17 May 2023
In 1966, athlete Dick Fosbury did something that the world had never seen before.
Instead of using the most common high-jump technique of the time, the scissors, he instead ran up to the bar and floated over the bar BACKWARDS.
A technique that proved to be far superior to the traditional ‘scissors’ technique.
In the 1984 Olympic games, a significant number of the high-jump athletes were still using the scissors technique despite the overwhelming evidence that scaling the high-jump bar backwards was far superior.
We’re not talking about common, run-of-the-mill athletes. We’re talking about elite athletes who stood to gain a significant amount of money, endorsements, and opportunities if they won an Olympic medal.
People who had a LOT to gain and very, very little to lose if they adopted the superior technique.
So, change is hard for individuals, and when we have a group of people that need to change, it gets even harder, even if there is significant evidence that supports change.
There are two primary reasons why organizations have failed to adopt LEAN agile procurement.
Procurement requires a great deal of risk management.
There are a lot of moving parts and many things that can go wrong. There are often significant costs associated with making mistakes in this environment, and for many organizations, significant risk attached with not being able to supply their production or manufacturing environments with the products, features, and services they need.
It isn’t traditionally an environment where people will experiment because the stakes are incredibly high.
There is a beautiful quote from procurement teams back in the 1990s, and that is ‘nobody gets fired for buying IBM’. At that point, even if someone else could PROVE that their product or service was far superior to the IBM product or service, management teams still valued the safety, security, and continuity that IBM promised.
If you bought a Dell or Apple Mac, and something went wrong, there would be hell to pay for moving away from a known, trusted brand like IBM and taking a risk with a new supplier.
Procurement environments tend to be very traditional, conservative environments where people LOVE following a tried, tested, and proven path to success. It isn’t an environment that embraces change, nor is it known for experimentation and innovation.
Its execution focused.
Very few people in procurement are willing to colour outside the lines and risk their job, promotion opportunities, or retirement safety net because they want to explore a better way of doing business.
That’s a decision for the leadership and executive teams to make.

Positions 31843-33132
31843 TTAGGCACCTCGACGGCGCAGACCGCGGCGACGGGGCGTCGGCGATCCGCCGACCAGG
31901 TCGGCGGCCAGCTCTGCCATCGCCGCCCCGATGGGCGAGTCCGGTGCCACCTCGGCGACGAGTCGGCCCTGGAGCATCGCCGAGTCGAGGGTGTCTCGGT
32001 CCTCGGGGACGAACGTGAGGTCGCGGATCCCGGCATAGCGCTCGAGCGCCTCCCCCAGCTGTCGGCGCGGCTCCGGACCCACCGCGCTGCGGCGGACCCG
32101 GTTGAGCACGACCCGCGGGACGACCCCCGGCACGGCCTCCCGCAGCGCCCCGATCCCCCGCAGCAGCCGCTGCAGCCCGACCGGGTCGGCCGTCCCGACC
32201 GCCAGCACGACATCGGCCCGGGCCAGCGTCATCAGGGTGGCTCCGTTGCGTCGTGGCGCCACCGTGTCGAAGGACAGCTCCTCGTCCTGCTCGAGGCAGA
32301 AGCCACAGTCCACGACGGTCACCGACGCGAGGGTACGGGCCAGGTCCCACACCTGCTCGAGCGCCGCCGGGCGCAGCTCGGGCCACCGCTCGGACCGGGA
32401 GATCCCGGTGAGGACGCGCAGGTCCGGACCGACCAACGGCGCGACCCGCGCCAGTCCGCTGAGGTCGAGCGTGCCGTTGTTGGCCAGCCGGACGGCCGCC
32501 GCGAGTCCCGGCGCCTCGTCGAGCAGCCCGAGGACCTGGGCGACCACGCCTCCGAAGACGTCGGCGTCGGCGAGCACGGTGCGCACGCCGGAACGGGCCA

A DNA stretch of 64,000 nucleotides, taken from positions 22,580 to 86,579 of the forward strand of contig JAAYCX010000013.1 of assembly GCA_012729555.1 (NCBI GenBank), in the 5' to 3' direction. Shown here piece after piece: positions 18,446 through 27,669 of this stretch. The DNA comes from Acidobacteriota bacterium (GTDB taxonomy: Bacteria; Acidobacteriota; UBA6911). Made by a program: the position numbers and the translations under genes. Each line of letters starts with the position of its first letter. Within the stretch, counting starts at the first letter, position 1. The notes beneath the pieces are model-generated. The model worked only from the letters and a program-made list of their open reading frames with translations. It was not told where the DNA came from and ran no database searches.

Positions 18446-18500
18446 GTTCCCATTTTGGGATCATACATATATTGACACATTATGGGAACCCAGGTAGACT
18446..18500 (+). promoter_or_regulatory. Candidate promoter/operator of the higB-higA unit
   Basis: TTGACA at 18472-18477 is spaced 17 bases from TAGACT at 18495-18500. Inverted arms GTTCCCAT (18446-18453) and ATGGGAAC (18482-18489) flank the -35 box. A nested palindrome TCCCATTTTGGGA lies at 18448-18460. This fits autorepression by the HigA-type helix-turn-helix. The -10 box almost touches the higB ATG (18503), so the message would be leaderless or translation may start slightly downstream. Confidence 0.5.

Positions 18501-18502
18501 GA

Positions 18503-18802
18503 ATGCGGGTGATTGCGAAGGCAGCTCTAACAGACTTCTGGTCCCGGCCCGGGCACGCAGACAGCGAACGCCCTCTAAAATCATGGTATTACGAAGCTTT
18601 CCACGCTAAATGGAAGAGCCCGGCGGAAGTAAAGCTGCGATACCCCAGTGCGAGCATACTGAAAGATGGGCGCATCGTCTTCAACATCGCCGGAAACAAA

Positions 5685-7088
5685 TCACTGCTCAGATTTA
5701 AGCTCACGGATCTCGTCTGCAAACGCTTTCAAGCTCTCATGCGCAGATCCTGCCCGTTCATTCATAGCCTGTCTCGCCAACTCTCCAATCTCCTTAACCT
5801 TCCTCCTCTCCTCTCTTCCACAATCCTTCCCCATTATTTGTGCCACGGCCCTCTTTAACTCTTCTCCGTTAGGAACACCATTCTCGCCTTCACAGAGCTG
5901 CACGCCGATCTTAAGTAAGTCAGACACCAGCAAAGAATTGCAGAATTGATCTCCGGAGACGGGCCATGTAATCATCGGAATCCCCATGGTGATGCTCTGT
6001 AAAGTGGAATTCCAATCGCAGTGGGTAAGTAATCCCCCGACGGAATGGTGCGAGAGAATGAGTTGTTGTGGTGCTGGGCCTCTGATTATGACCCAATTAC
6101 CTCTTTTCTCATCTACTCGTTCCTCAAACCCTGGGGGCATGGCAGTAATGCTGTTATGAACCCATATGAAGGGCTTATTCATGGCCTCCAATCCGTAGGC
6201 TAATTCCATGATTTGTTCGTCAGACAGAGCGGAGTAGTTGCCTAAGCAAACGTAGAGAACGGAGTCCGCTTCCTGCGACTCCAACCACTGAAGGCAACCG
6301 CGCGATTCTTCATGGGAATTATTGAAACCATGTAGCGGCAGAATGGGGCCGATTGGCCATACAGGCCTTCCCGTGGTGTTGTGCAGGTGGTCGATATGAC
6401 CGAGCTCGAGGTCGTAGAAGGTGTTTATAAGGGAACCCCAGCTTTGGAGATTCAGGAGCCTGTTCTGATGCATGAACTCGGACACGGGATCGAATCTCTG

Scrum, as a lightweight product development agile framework that supports and enhances business agility, has been around since 1993.
It has been tried, tested, and proven in multiple geographies, applications, and industries.
There are very few product development environments, especially in the context of complexity, where Scrum has not proven itself as the preferred agile framework to navigate uncertainty and complexity.
Yet, it is only now – 30 years later – that the majority of traditional organizations are looking to explore what scrum can do for them, and how it might aid them in building complex products and solutions.
Thirty (30) years of proven success before traditional organizations consider it safe to explore.
Despite its proven success, we are still seeing people struggle to effectively adopt and implement scrum in corporate environments. Agile and scrum are such radical shifts in culture, mindset, and behaviours that many people struggle to make the transition.
So, they treat scrum and agile as a new tool in the shed.
A tool to be deployed when you come across a nail, rather than a culture of discovery of innovation and a set of values and principles that underpin what you do, why you do it that way, and how you approach both the problem and the solution.
Simply put, it takes time to build momentum and capabilities.
It takes a great deal of time for a traditional organization, filled with conservative individuals, to make the transition from ‘command-and-control’ behaviours, to agile processes and behaviours.
So, LEAN Agile Procurement is relatively new in the context of agile and scrum, and there are fewer people who truly understand the concept, the value it contributes, and how effectively it enables organizations to transition to true business agility.
There aren’t as many case studies, such as scrum, to support the desire and need for change, and so many people adopt a wait-and-see approach.
At this stage, whilst the innovators and early adopters mop up all the benefits of transitioning to LEAN Agile Procurement, the early and late majority of organizations would rather continue with business as usual until circumstances become so painful that they are forced to change.
That said, in complex procurement environments, we are seeing traditionally conservative organizations, such as Barclays, embrace LEAN Agile Procurement and achieve significant competitive advantage in their environments because of that shift to business agility.
So, it’s simply a matter of time.
The innovators and early adopters will forge new ground, create competitive advantage through their procurement partnerships, and lead the way with curiosity and agility, whilst the majority of organizations will want to gather as much information and evidence as possible before committing to something new.
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If you have identified Lean Agile Procurement as a great opportunity to enhance #agility within your organization, visit our Lean Agile Procurement page on https://www.apd.coach/training-courses/lean-agile-...
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